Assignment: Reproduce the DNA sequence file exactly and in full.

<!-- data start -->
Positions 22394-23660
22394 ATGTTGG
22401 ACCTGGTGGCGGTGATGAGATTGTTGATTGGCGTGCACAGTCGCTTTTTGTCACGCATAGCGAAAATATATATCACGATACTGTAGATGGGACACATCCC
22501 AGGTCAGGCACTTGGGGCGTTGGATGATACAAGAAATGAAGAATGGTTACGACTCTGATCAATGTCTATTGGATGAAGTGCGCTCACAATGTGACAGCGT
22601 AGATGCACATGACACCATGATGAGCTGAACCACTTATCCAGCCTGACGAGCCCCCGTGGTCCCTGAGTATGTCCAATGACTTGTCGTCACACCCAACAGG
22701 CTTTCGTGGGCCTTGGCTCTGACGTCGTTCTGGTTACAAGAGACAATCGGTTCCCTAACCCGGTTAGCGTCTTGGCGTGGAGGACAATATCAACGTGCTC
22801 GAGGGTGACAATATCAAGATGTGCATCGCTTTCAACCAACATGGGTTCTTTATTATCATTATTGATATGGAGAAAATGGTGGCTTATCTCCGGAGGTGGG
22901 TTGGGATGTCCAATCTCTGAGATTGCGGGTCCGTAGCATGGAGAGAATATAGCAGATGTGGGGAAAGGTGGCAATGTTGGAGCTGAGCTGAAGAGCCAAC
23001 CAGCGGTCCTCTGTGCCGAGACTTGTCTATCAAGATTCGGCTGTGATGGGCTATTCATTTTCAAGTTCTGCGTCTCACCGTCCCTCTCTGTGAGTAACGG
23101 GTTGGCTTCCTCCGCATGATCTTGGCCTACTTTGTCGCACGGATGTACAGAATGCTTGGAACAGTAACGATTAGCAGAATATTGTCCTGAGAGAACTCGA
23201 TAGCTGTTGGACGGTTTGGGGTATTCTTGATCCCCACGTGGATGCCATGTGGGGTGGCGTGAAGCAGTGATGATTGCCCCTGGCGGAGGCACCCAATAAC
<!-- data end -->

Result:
Positions 22394-23660
22394 ATGTTGG
22401 ACCTGGTGGCGGTGATGAGATTGTTGATTGGCGTGCACAGTCGCTTTTTGTCACGCATAGCGAAAATATATATCACGATACTGTAGATGGGACACATCCC
22501 AGGTCAGGCACTTGGGGCGTTGGATGATACAAGAAATGAAGAATGGTTACGACTCTGATCAATGTCTATTGGATGAAGTGCGCTCACAATGTGACAGCGT
22601 AGATGCACATGACACCATGATGAGCTGAACCACTTATCCAGCCTGACGAGCCCCCGTGGTCCCTGAGTATGTCCAATGACTTGTCGTCACACCCAACAGG
22701 CTTTCGTGGGCCTTGGCTCTGACGTCGTTCTGGTTACAAGAGACAATCGGTTCCCTAACCCGGTTAGCGTCTTGGCGTGGAGGACAATATCAACGTGCTC
22801 GAGGGTGACAATATCAAGATGTGCATCGCTTTCAACCAACATGGGTTCTTTATTATCATTATTGATATGGAGAAAATGGTGGCTTATCTCCGGAGGTGGG
22901 TTGGGATGTCCAATCTCTGAGATTGCGGGTCCGTAGCATGGAGAGAATATAGCAGATGTGGGGAAAGGTGGCAATGTTGGAGCTGAGCTGAAGAGCCAAC
23001 CAGCGGTCCTCTGTGCCGAGACTTGTCTATCAAGATTCGGCTGTGATGGGCTATTCATTTTCAAGTTCTGCGTCTCACCGTCCCTCTCTGTGAGTAACGG
23101 GTTGGCTTCCTCCGCATGATCTTGGCCTACTTTGTCGCACGGATGTACAGAATGCTTGGAACAGTAACGATTAGCAGAATATTGTCCTGAGAGAACTCGA
23201 TAGCTGTTGGACGGTTTGGGGTATTCTTGATCCCCACGTGGATGCCATGTGGGGTGGCGTGAAGCAGTGATGATTGCCCCTGGCGGAGGCACCCAATAAC